Edward Lucie-Smith reviews Frieze Art Fair London 2013, in a critical take on the contemporary scene.
It's pretty easy to get the point of the Frieze Masters art fair, now in its second edition, after a very successful start last year. Its purpose is to present the best of the best - or, at the very least, a good slice of the top quality art that is currently on the market. It includes art from every epoch - antiquities, Old Masters, classic Modernism, and a good range of well established, highly regarded contemporary artists, with work ranging from David Hockney to Judy Chicago. Whether to you respond to what they have to offer or not, these artists are icons of the two rather different cultures they belong to.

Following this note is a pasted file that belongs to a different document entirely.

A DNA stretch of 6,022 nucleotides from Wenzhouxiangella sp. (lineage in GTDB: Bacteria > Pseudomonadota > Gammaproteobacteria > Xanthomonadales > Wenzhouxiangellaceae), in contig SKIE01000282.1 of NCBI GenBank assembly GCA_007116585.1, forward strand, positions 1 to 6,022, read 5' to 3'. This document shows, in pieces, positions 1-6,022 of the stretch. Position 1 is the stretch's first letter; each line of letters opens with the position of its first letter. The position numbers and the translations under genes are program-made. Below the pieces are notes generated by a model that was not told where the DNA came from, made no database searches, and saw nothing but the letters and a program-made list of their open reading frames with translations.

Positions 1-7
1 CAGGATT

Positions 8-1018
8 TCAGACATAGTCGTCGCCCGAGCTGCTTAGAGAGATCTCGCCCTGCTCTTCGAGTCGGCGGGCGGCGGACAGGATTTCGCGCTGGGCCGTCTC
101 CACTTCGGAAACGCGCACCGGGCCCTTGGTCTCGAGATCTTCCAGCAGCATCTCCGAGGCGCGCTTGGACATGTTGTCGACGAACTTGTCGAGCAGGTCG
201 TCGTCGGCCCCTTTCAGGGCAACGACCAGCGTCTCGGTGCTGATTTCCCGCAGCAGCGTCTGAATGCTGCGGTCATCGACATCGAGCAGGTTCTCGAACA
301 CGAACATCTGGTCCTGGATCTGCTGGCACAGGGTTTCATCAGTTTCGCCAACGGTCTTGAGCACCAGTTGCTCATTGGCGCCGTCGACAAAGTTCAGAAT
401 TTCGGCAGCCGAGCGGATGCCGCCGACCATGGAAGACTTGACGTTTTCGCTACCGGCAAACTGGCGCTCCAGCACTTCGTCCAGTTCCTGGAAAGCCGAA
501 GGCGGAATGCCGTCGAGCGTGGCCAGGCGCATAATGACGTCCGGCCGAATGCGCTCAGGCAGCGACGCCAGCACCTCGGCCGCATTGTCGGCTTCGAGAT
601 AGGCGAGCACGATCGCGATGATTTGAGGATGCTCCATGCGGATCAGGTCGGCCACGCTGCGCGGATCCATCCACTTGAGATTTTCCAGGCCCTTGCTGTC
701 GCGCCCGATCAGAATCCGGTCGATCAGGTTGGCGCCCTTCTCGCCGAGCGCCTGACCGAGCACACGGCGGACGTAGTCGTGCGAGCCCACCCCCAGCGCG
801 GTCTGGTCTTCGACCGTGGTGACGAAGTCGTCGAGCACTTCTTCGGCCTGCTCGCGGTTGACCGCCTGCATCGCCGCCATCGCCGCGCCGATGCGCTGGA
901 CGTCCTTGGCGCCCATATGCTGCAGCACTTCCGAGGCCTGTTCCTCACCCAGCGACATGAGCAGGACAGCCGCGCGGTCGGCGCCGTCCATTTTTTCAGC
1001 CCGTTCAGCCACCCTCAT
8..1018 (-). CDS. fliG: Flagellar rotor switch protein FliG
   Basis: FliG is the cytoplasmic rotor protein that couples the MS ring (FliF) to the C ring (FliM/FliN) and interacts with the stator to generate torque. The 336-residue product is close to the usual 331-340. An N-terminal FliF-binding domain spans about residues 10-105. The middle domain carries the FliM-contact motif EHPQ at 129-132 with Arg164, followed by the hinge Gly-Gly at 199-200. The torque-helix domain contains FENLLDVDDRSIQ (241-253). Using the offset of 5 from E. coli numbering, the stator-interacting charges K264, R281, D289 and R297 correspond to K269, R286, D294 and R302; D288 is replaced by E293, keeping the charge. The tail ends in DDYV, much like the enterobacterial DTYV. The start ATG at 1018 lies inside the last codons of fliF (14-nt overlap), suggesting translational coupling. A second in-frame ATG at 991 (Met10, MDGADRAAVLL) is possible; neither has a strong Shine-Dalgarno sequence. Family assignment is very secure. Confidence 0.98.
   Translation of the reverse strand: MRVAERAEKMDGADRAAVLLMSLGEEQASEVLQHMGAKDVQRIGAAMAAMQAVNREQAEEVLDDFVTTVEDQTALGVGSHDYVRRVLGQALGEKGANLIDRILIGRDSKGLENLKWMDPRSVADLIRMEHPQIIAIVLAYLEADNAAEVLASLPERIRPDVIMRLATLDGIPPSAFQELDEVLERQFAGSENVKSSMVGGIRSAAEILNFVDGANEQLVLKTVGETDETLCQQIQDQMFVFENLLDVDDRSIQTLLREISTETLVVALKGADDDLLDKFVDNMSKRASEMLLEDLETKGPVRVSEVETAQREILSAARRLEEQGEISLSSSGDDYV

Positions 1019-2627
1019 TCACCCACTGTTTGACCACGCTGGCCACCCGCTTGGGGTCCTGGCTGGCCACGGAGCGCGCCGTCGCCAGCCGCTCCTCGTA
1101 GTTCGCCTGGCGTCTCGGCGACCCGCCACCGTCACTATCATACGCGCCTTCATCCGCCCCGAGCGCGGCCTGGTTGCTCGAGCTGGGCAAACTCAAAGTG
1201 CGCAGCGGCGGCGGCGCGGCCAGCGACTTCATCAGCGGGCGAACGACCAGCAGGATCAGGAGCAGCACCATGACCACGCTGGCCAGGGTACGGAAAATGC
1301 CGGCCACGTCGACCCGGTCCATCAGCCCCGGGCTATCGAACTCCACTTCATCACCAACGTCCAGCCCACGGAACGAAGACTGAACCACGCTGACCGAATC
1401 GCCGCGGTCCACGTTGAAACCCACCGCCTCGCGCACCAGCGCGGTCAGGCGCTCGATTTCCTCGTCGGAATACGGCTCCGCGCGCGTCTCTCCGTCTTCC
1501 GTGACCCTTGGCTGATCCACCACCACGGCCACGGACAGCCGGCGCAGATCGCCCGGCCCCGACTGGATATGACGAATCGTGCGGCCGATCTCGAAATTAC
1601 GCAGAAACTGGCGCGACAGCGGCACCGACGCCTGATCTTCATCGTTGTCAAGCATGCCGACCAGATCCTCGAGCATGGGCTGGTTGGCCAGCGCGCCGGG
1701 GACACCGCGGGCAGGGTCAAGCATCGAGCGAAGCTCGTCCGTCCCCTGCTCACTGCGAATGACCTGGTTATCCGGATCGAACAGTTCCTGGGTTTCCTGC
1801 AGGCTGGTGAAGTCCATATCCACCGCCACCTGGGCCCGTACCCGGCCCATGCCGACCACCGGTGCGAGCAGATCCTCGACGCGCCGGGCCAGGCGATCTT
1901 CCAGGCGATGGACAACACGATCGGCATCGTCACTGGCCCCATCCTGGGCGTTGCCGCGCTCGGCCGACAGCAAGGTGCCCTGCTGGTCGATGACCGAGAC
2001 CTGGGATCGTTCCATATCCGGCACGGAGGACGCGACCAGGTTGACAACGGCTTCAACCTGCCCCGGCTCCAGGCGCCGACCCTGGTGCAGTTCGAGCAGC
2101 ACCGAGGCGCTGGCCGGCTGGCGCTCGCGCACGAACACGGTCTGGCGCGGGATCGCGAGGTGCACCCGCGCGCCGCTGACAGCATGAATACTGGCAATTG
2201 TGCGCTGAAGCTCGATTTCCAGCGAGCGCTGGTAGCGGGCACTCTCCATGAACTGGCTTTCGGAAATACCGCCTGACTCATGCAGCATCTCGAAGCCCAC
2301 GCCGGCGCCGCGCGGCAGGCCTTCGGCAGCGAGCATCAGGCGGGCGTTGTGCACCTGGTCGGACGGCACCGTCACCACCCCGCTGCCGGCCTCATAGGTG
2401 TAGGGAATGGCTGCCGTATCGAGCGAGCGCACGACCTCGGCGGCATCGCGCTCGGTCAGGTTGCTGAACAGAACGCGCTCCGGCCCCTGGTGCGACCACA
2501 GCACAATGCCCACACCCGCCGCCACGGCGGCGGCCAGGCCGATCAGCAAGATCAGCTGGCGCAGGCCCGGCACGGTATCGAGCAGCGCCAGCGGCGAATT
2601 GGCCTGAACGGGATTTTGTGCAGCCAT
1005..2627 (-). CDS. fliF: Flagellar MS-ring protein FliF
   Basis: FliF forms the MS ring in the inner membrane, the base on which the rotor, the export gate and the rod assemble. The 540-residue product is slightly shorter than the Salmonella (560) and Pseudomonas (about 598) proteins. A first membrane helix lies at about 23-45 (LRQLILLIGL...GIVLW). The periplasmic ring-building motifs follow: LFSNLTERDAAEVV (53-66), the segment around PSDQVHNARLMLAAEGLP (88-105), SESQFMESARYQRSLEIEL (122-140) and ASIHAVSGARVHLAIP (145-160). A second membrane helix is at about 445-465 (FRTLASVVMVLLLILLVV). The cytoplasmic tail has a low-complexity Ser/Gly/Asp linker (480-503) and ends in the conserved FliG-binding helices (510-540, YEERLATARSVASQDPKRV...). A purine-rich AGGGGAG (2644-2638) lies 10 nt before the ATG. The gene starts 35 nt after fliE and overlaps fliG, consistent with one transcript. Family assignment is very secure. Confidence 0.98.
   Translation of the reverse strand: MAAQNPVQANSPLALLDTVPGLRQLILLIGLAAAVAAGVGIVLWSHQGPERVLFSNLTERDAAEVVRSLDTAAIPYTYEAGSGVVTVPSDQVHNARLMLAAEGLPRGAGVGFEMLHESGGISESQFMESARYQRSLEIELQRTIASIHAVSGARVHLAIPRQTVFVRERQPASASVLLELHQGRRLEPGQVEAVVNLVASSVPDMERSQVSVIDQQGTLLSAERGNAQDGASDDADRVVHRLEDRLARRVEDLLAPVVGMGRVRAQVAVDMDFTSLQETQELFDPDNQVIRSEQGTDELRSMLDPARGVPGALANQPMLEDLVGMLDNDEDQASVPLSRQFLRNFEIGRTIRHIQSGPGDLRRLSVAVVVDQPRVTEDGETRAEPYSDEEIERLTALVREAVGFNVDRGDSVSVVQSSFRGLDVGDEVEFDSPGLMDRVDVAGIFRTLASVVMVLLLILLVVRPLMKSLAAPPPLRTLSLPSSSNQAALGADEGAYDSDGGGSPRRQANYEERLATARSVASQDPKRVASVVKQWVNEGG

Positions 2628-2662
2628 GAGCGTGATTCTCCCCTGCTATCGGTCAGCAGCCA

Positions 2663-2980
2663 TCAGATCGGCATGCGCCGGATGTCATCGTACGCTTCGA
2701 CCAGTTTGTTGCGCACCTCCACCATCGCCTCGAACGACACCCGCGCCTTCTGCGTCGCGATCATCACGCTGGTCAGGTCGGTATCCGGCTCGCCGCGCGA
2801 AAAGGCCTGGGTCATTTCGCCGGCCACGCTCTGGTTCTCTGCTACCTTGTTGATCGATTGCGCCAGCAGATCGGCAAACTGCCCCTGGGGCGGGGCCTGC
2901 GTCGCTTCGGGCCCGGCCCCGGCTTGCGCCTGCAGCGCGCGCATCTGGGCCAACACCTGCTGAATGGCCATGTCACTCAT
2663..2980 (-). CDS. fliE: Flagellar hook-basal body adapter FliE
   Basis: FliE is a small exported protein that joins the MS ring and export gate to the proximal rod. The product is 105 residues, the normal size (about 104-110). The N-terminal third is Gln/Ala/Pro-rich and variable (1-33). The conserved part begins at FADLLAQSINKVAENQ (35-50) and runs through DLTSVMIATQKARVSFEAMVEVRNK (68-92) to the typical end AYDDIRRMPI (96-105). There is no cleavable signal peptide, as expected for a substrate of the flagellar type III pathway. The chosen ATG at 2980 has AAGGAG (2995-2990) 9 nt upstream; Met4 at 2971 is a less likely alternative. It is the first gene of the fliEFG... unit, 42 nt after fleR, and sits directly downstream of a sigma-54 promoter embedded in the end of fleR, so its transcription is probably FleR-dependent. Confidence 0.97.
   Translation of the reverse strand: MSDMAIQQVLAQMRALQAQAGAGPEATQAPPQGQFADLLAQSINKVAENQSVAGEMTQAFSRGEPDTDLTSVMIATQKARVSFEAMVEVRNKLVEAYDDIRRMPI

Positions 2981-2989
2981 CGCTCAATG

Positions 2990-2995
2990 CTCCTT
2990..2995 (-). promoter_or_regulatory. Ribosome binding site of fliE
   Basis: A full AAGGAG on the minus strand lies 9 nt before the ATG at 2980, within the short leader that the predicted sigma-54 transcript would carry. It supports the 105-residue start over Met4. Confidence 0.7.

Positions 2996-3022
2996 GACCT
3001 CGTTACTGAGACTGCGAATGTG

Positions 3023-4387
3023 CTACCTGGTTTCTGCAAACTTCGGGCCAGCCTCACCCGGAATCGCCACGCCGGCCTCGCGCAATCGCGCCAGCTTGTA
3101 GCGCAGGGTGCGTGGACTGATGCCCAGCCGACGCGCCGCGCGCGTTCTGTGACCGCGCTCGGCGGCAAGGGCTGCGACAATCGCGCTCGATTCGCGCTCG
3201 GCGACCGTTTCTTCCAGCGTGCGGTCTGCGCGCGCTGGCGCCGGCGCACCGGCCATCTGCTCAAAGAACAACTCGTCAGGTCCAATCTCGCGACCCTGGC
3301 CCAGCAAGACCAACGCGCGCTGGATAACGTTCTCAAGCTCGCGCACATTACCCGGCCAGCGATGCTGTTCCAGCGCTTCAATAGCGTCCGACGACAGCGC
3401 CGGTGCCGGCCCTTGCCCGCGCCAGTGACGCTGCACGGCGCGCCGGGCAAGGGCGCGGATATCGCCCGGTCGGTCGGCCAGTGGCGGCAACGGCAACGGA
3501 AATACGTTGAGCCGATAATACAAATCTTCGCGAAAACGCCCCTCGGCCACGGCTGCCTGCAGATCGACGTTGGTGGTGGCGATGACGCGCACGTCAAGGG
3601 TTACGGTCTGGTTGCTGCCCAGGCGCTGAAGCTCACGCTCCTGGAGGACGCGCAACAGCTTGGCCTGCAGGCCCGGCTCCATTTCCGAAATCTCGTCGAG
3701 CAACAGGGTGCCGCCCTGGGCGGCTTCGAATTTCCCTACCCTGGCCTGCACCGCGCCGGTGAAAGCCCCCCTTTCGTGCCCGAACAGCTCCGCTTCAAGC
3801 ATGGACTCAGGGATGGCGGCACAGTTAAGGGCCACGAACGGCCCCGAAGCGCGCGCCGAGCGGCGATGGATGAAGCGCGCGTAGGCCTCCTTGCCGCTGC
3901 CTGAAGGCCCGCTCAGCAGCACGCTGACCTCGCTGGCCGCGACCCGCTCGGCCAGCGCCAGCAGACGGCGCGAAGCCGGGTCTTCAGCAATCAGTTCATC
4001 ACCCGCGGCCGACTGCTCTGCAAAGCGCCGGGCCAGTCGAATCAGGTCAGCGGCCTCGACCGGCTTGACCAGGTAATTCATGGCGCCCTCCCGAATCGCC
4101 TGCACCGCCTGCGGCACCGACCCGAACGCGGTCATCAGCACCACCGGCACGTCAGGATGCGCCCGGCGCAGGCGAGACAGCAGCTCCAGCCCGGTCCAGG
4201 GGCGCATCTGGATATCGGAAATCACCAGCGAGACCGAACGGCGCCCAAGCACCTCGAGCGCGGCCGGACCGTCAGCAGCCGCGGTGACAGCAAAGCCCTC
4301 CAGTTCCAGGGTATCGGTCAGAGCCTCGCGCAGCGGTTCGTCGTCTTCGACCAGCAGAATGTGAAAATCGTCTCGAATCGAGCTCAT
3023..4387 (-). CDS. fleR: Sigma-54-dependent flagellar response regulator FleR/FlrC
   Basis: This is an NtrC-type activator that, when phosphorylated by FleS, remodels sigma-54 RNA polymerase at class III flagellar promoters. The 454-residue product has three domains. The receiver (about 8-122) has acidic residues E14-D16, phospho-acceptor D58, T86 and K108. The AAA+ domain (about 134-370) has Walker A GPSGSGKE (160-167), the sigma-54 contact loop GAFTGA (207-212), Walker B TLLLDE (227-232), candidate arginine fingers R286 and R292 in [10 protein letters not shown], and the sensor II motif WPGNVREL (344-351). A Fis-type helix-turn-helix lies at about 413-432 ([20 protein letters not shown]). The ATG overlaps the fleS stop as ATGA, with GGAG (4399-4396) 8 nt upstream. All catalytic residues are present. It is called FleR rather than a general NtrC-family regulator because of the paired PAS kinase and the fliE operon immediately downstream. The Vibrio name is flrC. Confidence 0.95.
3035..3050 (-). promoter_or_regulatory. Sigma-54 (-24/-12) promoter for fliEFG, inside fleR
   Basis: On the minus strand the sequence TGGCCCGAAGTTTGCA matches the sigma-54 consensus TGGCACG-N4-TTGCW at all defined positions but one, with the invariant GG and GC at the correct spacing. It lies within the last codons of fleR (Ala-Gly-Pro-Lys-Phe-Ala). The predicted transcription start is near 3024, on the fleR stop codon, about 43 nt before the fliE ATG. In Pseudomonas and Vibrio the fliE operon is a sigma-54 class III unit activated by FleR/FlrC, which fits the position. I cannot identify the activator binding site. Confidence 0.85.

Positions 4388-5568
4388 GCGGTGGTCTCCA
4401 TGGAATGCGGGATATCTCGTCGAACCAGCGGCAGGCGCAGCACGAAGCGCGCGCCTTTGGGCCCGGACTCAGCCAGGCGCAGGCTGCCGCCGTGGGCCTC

One of the great pleasures of Frieze Masters, this year more than ever, is the accidental confrontations the event manages to set up. Seeing an Old Master out of the corner of your eyes, when a work by a still living artist is directly in front of you certainly helps to simulate one's critical and interpretative faculties. Any quibbles one may have remain minor. For example, if you wanted visible proof that the aging Picasso was over-prolific, you only needed to come here. But you knew that already, didn't you, long before you walked through the door?